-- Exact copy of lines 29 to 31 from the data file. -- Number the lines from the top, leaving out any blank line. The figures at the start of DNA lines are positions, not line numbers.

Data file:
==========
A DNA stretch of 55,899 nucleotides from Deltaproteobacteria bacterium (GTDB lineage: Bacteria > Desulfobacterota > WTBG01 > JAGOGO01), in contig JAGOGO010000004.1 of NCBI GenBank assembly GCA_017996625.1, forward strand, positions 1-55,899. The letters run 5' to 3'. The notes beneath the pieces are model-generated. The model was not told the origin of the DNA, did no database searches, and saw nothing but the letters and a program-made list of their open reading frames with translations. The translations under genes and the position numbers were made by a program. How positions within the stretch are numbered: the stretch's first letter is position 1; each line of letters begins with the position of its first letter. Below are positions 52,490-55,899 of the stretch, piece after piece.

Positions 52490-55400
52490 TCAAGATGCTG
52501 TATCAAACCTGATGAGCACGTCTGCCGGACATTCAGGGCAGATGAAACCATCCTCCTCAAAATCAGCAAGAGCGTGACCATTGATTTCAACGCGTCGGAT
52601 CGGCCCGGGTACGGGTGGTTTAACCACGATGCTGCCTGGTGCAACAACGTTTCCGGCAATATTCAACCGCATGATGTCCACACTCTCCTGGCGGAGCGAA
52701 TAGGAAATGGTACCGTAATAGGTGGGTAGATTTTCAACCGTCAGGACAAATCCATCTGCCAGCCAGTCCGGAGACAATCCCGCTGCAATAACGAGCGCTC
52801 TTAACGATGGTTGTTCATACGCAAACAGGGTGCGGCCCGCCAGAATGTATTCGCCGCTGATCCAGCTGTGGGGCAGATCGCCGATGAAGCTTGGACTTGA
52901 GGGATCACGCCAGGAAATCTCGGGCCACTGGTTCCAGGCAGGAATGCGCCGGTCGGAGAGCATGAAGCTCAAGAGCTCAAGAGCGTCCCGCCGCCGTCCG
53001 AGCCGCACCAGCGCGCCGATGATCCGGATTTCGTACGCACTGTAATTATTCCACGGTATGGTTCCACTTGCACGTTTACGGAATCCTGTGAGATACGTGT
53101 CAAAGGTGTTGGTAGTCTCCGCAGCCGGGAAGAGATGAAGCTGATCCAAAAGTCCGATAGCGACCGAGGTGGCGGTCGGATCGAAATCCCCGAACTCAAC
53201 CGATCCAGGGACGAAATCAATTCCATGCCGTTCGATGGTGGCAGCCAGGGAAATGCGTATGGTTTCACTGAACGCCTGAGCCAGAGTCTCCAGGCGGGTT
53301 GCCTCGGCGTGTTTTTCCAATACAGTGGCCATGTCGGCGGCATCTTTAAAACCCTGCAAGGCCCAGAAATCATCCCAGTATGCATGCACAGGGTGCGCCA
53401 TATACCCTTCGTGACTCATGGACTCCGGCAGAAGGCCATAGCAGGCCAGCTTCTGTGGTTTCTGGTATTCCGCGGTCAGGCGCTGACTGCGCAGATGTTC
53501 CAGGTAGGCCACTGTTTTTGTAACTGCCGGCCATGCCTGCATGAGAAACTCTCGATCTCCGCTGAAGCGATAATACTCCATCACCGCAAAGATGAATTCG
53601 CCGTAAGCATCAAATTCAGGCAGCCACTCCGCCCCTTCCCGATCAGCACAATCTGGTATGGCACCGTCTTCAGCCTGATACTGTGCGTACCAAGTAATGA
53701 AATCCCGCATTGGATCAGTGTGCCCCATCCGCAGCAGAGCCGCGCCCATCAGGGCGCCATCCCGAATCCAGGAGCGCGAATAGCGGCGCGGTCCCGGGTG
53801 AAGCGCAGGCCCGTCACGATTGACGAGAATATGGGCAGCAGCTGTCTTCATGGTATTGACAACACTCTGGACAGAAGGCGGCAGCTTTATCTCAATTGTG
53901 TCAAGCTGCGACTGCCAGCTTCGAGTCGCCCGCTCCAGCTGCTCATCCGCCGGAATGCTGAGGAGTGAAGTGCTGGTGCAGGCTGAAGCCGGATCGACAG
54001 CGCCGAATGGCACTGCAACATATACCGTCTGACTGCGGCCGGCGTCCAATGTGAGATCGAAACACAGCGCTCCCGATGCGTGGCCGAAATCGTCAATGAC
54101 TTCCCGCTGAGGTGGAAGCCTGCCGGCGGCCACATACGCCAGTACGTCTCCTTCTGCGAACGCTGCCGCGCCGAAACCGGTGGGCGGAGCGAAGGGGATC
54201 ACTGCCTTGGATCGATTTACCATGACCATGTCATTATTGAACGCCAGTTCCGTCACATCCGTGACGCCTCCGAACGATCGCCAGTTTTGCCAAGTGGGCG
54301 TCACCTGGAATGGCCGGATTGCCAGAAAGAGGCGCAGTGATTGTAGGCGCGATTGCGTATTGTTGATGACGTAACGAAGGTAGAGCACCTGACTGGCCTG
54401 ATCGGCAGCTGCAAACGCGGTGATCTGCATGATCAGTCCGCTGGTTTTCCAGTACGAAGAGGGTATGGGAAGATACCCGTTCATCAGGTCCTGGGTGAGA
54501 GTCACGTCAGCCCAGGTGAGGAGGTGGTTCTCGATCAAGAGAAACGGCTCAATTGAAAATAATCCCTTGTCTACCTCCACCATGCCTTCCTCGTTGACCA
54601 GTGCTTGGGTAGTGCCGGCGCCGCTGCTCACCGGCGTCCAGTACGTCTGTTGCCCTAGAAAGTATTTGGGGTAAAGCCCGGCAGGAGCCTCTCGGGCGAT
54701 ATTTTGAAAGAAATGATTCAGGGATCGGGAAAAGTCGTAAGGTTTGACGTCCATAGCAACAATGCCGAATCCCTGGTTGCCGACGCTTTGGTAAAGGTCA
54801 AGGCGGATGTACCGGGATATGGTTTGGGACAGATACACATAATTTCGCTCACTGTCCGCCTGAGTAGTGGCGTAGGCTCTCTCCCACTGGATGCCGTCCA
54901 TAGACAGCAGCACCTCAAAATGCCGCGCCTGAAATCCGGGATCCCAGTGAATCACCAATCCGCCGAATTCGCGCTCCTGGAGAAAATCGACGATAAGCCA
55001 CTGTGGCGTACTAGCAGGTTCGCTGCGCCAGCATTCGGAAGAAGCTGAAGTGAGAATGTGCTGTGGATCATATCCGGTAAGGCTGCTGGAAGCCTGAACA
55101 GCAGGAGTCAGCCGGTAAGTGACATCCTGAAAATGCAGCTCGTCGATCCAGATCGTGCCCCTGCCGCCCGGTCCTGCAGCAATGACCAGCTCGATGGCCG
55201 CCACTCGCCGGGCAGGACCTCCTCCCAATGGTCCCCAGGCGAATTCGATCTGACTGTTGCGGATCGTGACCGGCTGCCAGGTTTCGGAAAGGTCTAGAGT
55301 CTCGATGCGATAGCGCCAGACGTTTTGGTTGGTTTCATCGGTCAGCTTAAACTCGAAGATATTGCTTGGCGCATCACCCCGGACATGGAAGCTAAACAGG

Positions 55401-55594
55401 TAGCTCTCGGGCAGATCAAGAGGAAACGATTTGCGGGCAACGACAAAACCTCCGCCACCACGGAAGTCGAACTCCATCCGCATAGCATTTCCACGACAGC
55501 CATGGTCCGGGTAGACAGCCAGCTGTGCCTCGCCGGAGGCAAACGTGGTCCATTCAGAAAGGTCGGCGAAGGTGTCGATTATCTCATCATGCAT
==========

55001 CTGTGGCGTACTAGCAGGTTCGCTGCGCCAGCATTCGGAAGAAGCTGAAGTGAGAATGTGCTGTGGATCATATCCGGTAAGGCTGCTGGAAGCCTGAACA
55101 GCAGGAGTCAGCCGGTAAGTGACATCCTGAAAATGCAGCTCGTCGATCCAGATCGTGCCCCTGCCGCCCGGTCCTGCAGCAATGACCAGCTCGATGGCCG
55201 CCACTCGCCGGGCAGGACCTCCTCCCAATGGTCCCCAGGCGAATTCGATCTGACTGTTGCGGATCGTGACCGGCTGCCAGGTTTCGGAAAGGTCTAGAGT